The death of Ayatollah Khomeini on 3 June 1989 brought to an end the first decade of the Islamic Republic of Iran and provides one point from which to assess the character and consequences of Iran's revolution. There is not space here to review the revolution itself and the analytic questions it raised: suffice it to say, in line with what has been written above, that the Iranian revolution involved a mass revolution from below against an authoritarian modernizing State, and that its success was made possible by the political leadership it received from Khomeini and his associated clerics. They provided not just the organizational framework, but also the ideology with which the mobilization became possible.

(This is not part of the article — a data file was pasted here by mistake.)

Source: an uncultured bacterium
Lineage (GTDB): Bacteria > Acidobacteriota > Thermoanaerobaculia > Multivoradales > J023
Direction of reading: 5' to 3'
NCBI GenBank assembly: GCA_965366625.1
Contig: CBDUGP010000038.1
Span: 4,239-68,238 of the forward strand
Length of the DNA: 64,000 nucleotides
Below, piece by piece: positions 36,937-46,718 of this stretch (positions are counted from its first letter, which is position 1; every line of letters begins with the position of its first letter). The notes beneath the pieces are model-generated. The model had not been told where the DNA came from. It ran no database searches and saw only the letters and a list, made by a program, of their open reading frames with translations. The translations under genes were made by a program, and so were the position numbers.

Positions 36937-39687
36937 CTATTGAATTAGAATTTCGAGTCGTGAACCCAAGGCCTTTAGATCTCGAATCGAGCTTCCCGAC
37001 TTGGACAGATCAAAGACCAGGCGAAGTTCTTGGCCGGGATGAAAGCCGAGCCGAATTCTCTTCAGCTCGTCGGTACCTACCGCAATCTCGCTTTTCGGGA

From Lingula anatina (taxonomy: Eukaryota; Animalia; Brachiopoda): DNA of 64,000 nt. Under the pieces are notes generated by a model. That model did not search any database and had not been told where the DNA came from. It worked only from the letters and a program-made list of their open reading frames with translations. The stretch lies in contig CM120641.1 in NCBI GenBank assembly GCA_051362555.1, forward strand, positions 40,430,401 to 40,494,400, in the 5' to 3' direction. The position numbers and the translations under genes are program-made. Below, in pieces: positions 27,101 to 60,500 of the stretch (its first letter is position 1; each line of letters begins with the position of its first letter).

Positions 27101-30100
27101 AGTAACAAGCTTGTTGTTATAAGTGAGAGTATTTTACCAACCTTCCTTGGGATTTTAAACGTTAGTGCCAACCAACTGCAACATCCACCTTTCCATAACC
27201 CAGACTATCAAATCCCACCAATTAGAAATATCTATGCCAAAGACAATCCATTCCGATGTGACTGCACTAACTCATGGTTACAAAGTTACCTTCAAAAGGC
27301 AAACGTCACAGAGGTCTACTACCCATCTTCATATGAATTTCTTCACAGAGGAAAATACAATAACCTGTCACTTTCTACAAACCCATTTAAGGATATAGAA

Central to this ideology were three tenets, oft repeated in Khomeini's speeches and sermons. The first was the belief, supposedly "traditional" and "fundamental", but actually a novel interpretation of Islamic doctrine, according to which it was possible to have an Islamic State in the contemporary world, even in the absence (the gheiba or ation) of the Prophet's successor the Imam, and that this could be implemented through the role of the "jurisconsult" or fagih the position held by Khomeini during his lifetime. The second core ideological element was the division of the world into two categories, the oppressed or mostazafin and the oppressors or mostakbarin, two Koranic terms turned to modern, populist, usage. Khomeini appealed to the poorer, excluded, elements of society, in name of a revolutionary ideal. Third there was the appropriation in Islamic terms of what was in essence a third world nationalist appeal: against the twin Satans, of East and West, against the world-devouring (jahan-khor) forces that had long oppressed Iran. Khomeini's appeal to Muslims was not so much the offensive, aggressive, one of converting the world to Islam, the earlier meaning of jihad but rather that of defending the Islamic world against occupation and corruption from out-side. Jihad in this context acquired an inward-looking, defensive character, but one that served to divide the world clearly into the camp of the struggling oppressed third-world peoples and their enemies, the non-Islamic powers. Many aspects of the revolution were peculiar to Iran, not least the specific organizational and ideological autonomy of the clergy from State control, a feature not present in Sunni societies. But the impact of the revolution, carried out in the name of Islam and under the leadership of the clergy, had enormous impact across the Muslim world.